Bear 399: Delisting the grizzly you know

P1120382Kathleen Stachowski    
Other Nations

We humans don’t relate well to nonhuman animals at the population level–so goes the theory. But give us the particulars about a specific individual–tell us his or her story–and we get it: this is someone who has an interest in living. Someone with places to go…kids to raise…food to procure. Like us, this is someone who wants to avoid danger–while living the good life. This is an individual with a story–and a history.   Continue reading

Wildlife Welfare: Adopting a New Ethic Everyone Can Agree Upon

Michelle D. Land

Stacked Harris Hawks

Harris’s Hawks, native to the Southwest, form complex social groups and hunt cooperatively, sometimes stacking 3-birds high to maximize good perching locations and find prey more efficiently.

Why animal protection organizations and environmentalists don’t collaborate more meaningfully is a long-standing question without a satisfactory answer.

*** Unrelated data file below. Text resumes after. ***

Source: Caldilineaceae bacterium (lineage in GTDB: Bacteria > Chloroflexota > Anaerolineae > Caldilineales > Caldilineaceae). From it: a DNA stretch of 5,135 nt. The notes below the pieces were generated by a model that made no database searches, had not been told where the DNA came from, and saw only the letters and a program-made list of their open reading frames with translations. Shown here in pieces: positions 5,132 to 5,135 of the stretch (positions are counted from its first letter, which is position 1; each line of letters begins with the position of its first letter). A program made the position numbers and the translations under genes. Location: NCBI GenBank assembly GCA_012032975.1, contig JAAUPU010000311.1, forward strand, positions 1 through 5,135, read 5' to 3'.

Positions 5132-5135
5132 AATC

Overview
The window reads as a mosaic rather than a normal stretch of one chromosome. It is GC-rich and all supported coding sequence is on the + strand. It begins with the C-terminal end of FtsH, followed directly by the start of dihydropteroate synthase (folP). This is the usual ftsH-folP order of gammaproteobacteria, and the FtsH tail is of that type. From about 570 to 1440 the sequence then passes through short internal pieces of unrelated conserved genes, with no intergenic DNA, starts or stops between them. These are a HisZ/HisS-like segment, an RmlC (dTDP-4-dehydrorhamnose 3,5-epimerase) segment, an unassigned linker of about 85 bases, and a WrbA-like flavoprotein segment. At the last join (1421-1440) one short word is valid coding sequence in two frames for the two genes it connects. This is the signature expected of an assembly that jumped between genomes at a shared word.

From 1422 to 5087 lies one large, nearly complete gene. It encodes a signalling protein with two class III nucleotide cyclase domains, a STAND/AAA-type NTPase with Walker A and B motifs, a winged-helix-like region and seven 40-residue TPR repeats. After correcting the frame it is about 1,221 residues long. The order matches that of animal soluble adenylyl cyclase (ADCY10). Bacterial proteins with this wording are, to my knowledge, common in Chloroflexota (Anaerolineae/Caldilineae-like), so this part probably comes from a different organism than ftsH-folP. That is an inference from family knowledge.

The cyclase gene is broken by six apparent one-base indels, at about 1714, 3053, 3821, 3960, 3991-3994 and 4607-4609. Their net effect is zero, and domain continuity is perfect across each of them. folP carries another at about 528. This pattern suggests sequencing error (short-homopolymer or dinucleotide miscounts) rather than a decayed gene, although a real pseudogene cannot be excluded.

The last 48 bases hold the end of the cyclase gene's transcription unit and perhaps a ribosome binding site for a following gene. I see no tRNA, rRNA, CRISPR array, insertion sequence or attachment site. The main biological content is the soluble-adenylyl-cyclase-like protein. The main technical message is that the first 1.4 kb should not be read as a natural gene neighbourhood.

Typically, the explanation for a lack of sustained cooperation between the two is that animal protectionists are concerned about individual animals, while environmentalists care only about populations or healthy ecosystems. This “mission loyalty” is a false dichotomy. Climate change perturbations, palm oil plantations, industrial farming, habitat loss, over-harvesting…the list of intersecting interests is too long to exhaust. Ecosystems are comprised of millions of individual animals. And individual animals depend upon healthy ecosystems to thrive. Conservation biologists, Chris Darimont and Paul Paquet in their 2010 article, Wildlife conservation and animal welfare: two sides of the same coin? illuminate this point: